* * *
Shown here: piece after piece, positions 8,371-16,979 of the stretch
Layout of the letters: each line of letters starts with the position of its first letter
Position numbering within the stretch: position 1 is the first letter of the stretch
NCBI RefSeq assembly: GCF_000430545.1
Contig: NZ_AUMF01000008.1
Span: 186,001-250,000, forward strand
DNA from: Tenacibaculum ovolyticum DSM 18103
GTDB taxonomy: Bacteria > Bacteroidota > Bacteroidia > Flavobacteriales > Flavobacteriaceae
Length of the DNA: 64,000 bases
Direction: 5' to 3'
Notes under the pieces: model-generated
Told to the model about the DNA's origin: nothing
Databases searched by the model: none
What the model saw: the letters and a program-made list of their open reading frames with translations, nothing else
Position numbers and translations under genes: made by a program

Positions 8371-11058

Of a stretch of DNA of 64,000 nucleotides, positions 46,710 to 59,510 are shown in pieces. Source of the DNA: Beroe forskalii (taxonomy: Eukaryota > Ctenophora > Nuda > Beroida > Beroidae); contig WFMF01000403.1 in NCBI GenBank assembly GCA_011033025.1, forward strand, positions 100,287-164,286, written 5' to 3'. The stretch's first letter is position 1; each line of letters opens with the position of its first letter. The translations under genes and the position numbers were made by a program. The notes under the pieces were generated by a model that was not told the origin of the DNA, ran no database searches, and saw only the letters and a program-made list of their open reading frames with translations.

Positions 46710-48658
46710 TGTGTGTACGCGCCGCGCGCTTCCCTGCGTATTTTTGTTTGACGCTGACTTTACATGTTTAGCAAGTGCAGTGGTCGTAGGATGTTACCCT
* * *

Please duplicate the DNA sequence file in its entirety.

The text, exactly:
Shown here: piece after piece, positions 8,371-16,979 of the stretch
Layout of the letters: each line of letters starts with the position of its first letter
Position numbering within the stretch: position 1 is the first letter of the stretch
NCBI RefSeq assembly: GCF_000430545.1
Contig: NZ_AUMF01000008.1
Span: 186,001-250,000, forward strand
DNA from: Tenacibaculum ovolyticum DSM 18103
GTDB taxonomy: Bacteria > Bacteroidota > Bacteroidia > Flavobacteriales > Flavobacteriaceae
Length of the DNA: 64,000 bases
Direction: 5' to 3'
Notes under the pieces: model-generated
Told to the model about the DNA's origin: nothing
Databases searched by the model: none
What the model saw: the letters and a program-made list of their open reading frames with translations, nothing else
Position numbers and translations under genes: made by a program

Positions 8371-11058

Of a stretch of DNA of 64,000 nucleotides, positions 46,710 to 59,510 are shown in pieces. Source of the DNA: Beroe forskalii (taxonomy: Eukaryota > Ctenophora > Nuda > Beroida > Beroidae); contig WFMF01000403.1 in NCBI GenBank assembly GCA_011033025.1, forward strand, positions 100,287-164,286, written 5' to 3'. The stretch's first letter is position 1; each line of letters opens with the position of its first letter. The translations under genes and the position numbers were made by a program. The notes under the pieces were generated by a model that was not told the origin of the DNA, ran no database searches, and saw only the letters and a program-made list of their open reading frames with translations.

Positions 46710-48658
46710 TGTGTGTACGCGCCGCGCGCTTCCCTGCGTATTTTTGTTTGACGCTGACTTTACATGTTTAGCAAGTGCAGTGGTCGTAGGATGTTACCCT